Café Society, too, pulses with a palpable longing for that which was and will never be again. It is Allen’s love letter to Old Hollywood, or more precisely it’s another of Allen’s love letters to Old Hollywood. Set in the 1930s—the decade, perhaps not uncoincidentally, of Allen’s birth—it revolves around Bobby Dorfman (Jesse Eisenberg, serving again as an unsubtle stand-in for Allen himself), who leaves his home in the Bronx for Los Angeles, in search of a new job and a new life. Bobby relies on his uncle, the high-powered agent-to-the-stars Phil Stern (Steve Carell), to help him to settle in; Phil accomplishes this mostly by introducing Bobby to Vonnie (Stewart), Phil’s languid, limpid secretary. Bobby immediately falls in love with her. She does not return the sentiment. He goads her, though, into befriending him, and then into dating him, until … let’s just say that there’s a complication. Vonnie’s heart belongs to someone else.
Café Society is a slight little love story, its central triangle made slightly more complicated by stories of the mob—Bobby’s brother (Corey Stoll, oozing charm) is a New York gangster—and by many, many not-terribly-funny jokes about being Jewish (“when a Jew cooks something,” Bobby says, solemnly, “it’s always overcooked, because they want to kill all the germs”). The film’s stars, as will so often be the case with an Allen film, give game performances (especially, this time around, Blake Lively, who plays another love interest for Bobby and makes the most of a sorely underwritten role). And everyone—as will so often be another case with an Allen film—seems, you know, really happy to be there.
But for all its beauty and its star power, the movie never elevates to anything beyond a kind of storyboard sketch. There’s love, and loss, and betrayal, and ego, and death ... yet none of these epic themes ever leap from the screen as full or human or even interesting. Everything here is beautiful and meaningless. Perhaps that is Allen’s point—his films have long been interested in existentialism and, lately, nihilism—but nothing in Café Society suggests anything resembling a message or a conclusion or, indeed, an artist who has much to say beyond (as Phil observes at one point): “In matters of the heart, people do foolish things.”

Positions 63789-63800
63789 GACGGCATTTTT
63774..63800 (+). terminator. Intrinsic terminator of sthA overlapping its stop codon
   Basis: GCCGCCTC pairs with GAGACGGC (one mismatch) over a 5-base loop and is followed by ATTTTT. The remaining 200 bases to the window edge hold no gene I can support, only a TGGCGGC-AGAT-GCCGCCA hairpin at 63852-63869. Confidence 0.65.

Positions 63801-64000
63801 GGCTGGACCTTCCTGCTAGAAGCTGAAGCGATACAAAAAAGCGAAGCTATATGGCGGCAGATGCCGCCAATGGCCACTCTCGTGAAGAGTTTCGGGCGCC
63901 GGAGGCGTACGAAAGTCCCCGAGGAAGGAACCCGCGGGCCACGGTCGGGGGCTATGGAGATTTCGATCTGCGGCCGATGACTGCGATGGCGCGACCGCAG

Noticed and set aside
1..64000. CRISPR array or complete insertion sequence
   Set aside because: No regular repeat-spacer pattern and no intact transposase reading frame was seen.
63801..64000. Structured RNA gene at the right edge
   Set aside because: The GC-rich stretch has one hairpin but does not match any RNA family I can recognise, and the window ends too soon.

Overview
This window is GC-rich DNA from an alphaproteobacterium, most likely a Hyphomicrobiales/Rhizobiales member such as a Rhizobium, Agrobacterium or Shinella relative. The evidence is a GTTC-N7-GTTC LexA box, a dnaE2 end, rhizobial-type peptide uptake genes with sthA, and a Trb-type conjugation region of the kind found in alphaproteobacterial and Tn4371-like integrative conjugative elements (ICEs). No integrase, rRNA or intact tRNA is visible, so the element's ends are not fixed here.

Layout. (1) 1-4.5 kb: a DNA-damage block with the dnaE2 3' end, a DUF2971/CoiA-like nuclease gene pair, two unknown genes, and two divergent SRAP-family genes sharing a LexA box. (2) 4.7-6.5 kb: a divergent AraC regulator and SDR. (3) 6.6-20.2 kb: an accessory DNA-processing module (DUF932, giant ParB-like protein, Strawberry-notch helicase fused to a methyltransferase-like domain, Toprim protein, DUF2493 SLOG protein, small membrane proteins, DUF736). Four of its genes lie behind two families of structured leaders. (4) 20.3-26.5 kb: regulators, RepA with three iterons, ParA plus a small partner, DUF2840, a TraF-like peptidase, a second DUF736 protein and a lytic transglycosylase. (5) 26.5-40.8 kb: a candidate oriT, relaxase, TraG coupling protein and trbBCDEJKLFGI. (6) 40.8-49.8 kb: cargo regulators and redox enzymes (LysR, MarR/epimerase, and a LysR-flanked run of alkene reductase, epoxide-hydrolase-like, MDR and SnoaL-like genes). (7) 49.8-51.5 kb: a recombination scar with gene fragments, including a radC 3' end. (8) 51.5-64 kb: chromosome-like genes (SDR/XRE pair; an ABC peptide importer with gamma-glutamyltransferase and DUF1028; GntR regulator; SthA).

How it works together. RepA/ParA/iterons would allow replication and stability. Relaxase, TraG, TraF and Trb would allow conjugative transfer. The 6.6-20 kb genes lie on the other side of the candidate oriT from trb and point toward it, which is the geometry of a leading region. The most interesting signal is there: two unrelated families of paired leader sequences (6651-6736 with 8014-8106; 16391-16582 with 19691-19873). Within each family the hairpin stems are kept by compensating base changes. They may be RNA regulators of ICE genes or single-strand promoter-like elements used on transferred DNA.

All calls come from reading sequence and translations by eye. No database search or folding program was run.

They do. Yes. And while that’s a truism that has animated the output of artists from Shakespeare to Austen to Kanye, “matters of the heart” have never, really, been Allen’s strong suit. True, his films feature characters (men, mostly) doing foolish things because of love (dating inappropriate women, largely). As my colleague Sophie Gilbert pointed out last year:
In 1996, at the age of 61, he successfully wooed the 29-year-old Julia Roberts in Everyone Says I Love You, the year after he had an affair with Mira Sorvino’s 20-something prostitute in Mighty Aphrodite. In 1979’s Manhattan, Allen’s 40-something character, Isaac, dates a 17-year-old schoolgirl played by Mariel Hemingway (the film is believed to be based on Allen’s real-life experiences dating 16-year-old Stacey Nelkin, whom he met on the set of Annie Hall and dated while she was attending Stuyvesant High School).
But the subtle give-and-take that guides deep human connection? The stuff that so often makes for good rom-coms, and for good literature? Allen dabbles in it, certainly, but he tends to return, like a tuft-headed boomerang, to his comfort zones: allegory. Slapstick. Sketch. Even Annie Hall, perhaps Allen’s best film and certainly the one that catapulted him to fame, had to evolve into the rom-com that it would become. Allen’s original vision for the film, his aforementioned documentary points out, was that it would focus on Alvy, with Annie as a more minor character; it was only in editing, and because of Diane Keaton’s manic charisma, that the film’s iconic rom-com structure emerged.